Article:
Borrowing by the British state rocketed to a record £127.9 billion ($245b) in the three months to June as the public finances were wrecked by collapsing tax revenues and a spending spree to fight Covid-19.
The quarterly deficit is the largest since monitoring started in 1993, the Office for National Statistics said, and double the entire level of borrowing for the previous financial year.
It dwarfs even the worst days of the financial crisis and is likely to spark fears of brutal cuts and massive tax rises ahead as Chancellor Rishi Sunak launches a departmental spending review.
Last month alone, Treasury borrowed £35.5b, making it the third-biggest month of borrowing ever. The only two bigger months were April (£46.9b) and May (£45.5b).
The national debt now totals £1.98 trillion, or 99.6 per cent of GDP - its highest level since the 1960s.
The surge in debt has been triggered by unprecedented efforts to protect the economy from meltdown as Covid-19 hit and business were ordered to close.
Of the £80.5b spent in June, almost £10b went on the furlough scheme and support for self-employed people unable to work. So far the schemes have cost £37.6b, covering 9.5m employees and 2.7m who work for themselves.
Costs up, income down
At the same time tax revenues plunged by a fifth. VAT receipts were cut almost in half, tumbling to a decade low of £7.1bn for June. Companies had the option of deferring VAT payments for the second quarter, hitting revenues but hopefully boosting their prospects for longer-term survival.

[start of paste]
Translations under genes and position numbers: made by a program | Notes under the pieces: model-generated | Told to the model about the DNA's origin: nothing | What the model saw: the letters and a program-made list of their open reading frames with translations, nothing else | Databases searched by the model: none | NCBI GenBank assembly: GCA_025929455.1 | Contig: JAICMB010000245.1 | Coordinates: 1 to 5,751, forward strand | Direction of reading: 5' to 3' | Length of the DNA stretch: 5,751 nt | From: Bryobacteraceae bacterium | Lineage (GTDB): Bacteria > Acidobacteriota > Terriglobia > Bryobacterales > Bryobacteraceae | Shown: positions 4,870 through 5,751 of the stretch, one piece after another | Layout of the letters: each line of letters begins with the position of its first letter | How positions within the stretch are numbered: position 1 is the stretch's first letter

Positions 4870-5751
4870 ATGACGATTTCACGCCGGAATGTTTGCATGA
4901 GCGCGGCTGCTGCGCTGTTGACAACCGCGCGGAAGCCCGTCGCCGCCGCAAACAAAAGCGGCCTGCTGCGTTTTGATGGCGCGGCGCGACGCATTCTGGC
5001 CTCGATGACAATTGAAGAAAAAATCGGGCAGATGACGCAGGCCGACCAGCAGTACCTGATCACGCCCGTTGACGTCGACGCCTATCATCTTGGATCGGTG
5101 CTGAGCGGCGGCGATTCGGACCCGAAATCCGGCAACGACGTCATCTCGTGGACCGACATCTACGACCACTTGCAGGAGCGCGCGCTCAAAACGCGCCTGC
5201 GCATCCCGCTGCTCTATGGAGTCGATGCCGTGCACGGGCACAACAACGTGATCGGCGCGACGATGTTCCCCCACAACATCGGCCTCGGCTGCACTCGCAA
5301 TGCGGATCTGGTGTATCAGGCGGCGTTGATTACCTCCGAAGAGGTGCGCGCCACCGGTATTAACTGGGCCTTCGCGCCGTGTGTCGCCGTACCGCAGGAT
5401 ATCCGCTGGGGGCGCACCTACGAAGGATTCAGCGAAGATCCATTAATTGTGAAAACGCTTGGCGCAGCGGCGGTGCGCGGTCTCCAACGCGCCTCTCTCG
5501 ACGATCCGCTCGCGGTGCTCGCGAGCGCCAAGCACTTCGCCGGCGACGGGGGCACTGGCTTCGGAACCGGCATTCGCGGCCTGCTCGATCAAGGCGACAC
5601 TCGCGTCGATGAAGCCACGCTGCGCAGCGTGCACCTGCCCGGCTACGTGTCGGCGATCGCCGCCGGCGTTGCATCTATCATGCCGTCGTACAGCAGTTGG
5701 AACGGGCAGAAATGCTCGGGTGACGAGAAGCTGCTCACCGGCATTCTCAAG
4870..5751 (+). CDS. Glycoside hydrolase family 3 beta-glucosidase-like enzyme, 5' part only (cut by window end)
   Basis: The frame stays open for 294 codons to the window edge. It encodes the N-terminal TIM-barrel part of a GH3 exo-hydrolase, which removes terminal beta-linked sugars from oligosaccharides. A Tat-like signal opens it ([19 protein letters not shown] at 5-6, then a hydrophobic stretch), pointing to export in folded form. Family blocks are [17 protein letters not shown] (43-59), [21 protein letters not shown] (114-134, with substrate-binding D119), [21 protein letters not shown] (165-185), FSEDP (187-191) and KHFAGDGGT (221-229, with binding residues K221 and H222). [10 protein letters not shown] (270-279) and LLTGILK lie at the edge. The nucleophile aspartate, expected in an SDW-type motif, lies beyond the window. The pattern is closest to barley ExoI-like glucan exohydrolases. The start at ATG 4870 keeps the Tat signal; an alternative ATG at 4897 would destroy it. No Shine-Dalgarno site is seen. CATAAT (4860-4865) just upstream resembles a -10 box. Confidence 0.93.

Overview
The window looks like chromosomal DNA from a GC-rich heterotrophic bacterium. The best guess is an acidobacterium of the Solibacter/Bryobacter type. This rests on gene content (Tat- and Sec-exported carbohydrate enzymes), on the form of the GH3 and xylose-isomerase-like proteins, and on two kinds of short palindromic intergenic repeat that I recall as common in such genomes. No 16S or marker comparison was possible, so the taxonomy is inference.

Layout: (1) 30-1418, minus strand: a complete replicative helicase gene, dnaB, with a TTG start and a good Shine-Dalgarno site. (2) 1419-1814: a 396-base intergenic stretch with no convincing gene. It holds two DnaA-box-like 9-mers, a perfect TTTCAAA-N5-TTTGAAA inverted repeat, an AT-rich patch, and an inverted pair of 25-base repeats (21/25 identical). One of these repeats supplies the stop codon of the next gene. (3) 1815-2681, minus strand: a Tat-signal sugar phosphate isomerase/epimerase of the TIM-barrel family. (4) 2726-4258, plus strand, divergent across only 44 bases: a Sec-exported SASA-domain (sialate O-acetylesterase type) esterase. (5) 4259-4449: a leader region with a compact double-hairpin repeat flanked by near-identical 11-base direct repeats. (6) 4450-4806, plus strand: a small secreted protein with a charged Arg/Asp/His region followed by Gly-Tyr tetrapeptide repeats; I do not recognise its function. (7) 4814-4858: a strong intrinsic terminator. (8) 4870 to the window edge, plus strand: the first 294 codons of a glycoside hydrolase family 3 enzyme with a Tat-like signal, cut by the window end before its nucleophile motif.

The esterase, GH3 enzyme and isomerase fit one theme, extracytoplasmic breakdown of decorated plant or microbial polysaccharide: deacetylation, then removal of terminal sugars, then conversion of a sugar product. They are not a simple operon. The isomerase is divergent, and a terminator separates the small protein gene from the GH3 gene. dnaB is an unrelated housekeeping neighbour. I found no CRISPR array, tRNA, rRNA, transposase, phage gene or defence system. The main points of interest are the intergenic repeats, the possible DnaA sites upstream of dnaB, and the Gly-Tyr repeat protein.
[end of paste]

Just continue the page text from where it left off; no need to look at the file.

Those numbers are based on the expectation that deferred bills will be paid this year. In terms of cash paid to Revenue and Customs so far and once VAT repayments are counted, net domestic VAT receipts were minus £744m last month. It was the third consecutive month in which more money was paid out than received on VAT.
Corporation tax receipts fell by almost a fifth to £3.7b, and pay-as-you-earn tax slipped by a more modest 1.6pc, to £13.6b as millions of workers on furlough took a 20 per cent pay cut.
With pubs closed until this month, alcohol duty brought in just over £700m, down 25 per cent on June last year.
Fuel duty and stamp duty on property sales were down by almost a third, though in each case that is an improvement on the drop of more than 50 per cent in May as activity returned to the nation's roads and its housing market.
Economists believe Chancellor Rishi Sunak will announce more spending this year, pushing the deficit up even further. The Institute for Fiscal Studies (IFS) has warned the Treasury could take on £500b of extra debt over this year and next.
Benjamin Nabarro, economist at Citi, expects another £25b to be spent in the northern autumn through income tax cuts, more support on business rates and jobs and an expansion of debt relief for firms forced to take out emergency loans.
Eventually more control of the purse strings will be required. Sunak has hinted this could involve tighter budgets for some departments in a spending review unveiled on Tuesday.
Ben Zaranko, of the IFS, said: "The Chancellor has opened the door to a less generous funding settlement for public services than the one he committed to in March.
"Given the large amounts already promised for priority areas like the NHS, schools and police, and Rishi Sunak's emphasis on the need for 'tough choices', another round of budget cuts for other, lower priority departments is a very real possibility."
Promises that the taxpayer will cover bank losses on coronavirus loans is also set to push up borrowing in future as firms fail to pay what they owe. So far those guaranteed loans have totalled £48.7b.
The extraordinary size of the tax, spending and borrowing numbers reflects the fast-moving nature of the pandemic, the scale of the recession and its associated policy response.
That means the precise numbers for each month's deficit will not be clear until some time later. May's borrowing number of £45.5b was revised down by the ONS by almost £10b from its initial estimate of more than £55b.
- Telegraph Media Group